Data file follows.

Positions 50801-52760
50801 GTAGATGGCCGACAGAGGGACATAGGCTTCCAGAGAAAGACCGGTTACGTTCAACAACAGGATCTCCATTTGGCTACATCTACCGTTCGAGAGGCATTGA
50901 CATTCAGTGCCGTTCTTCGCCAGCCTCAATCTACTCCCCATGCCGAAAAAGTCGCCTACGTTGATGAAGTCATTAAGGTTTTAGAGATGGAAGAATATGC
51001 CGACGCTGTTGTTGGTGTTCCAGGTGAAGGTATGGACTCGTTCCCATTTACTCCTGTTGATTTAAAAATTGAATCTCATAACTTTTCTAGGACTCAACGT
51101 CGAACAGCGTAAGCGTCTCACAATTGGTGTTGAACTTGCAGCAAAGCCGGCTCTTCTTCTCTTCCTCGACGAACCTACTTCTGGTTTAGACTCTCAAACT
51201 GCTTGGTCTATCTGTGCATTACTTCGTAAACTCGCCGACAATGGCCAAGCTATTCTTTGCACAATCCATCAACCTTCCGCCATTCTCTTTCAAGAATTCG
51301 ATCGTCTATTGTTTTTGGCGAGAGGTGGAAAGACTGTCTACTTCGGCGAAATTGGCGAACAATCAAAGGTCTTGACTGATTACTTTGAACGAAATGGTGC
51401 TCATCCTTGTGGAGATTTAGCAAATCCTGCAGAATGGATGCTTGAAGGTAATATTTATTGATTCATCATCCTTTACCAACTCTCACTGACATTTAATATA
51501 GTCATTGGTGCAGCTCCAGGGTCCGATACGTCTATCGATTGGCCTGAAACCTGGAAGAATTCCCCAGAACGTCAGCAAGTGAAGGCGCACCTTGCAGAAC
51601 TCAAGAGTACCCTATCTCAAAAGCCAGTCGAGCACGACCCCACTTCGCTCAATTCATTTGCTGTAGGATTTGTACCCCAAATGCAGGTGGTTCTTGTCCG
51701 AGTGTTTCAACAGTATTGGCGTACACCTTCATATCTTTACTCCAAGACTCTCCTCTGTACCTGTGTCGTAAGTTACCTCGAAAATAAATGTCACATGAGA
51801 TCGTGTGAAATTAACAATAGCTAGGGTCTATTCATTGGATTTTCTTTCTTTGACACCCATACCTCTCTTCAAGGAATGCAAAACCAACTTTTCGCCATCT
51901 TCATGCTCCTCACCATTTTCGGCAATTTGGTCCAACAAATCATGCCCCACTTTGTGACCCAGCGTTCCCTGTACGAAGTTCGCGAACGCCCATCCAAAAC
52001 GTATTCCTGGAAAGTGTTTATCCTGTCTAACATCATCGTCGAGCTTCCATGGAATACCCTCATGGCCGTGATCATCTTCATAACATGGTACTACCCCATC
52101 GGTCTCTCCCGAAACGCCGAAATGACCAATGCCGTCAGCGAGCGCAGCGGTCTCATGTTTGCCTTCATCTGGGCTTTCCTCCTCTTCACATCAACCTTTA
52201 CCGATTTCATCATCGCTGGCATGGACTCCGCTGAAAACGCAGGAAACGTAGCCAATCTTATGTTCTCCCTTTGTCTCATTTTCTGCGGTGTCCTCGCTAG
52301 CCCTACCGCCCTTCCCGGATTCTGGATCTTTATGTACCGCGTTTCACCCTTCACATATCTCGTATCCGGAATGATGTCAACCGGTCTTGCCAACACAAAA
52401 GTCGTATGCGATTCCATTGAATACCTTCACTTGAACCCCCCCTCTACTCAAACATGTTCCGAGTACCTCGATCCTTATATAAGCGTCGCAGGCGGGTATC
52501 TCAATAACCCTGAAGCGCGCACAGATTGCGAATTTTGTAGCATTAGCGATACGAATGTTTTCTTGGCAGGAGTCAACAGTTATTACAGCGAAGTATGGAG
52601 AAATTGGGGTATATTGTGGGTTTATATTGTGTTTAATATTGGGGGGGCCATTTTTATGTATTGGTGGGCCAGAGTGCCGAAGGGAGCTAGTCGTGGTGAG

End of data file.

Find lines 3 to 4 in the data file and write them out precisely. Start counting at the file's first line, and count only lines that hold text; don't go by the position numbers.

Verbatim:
50901 CATTCAGTGCCGTTCTTCGCCAGCCTCAATCTACTCCCCATGCCGAAAAAGTCGCCTACGTTGATGAAGTCATTAAGGTTTTAGAGATGGAAGAATATGC
51001 CGACGCTGTTGTTGGTGTTCCAGGTGAAGGTATGGACTCGTTCCCATTTACTCCTGTTGATTTAAAAATTGAATCTCATAACTTTTCTAGGACTCAACGT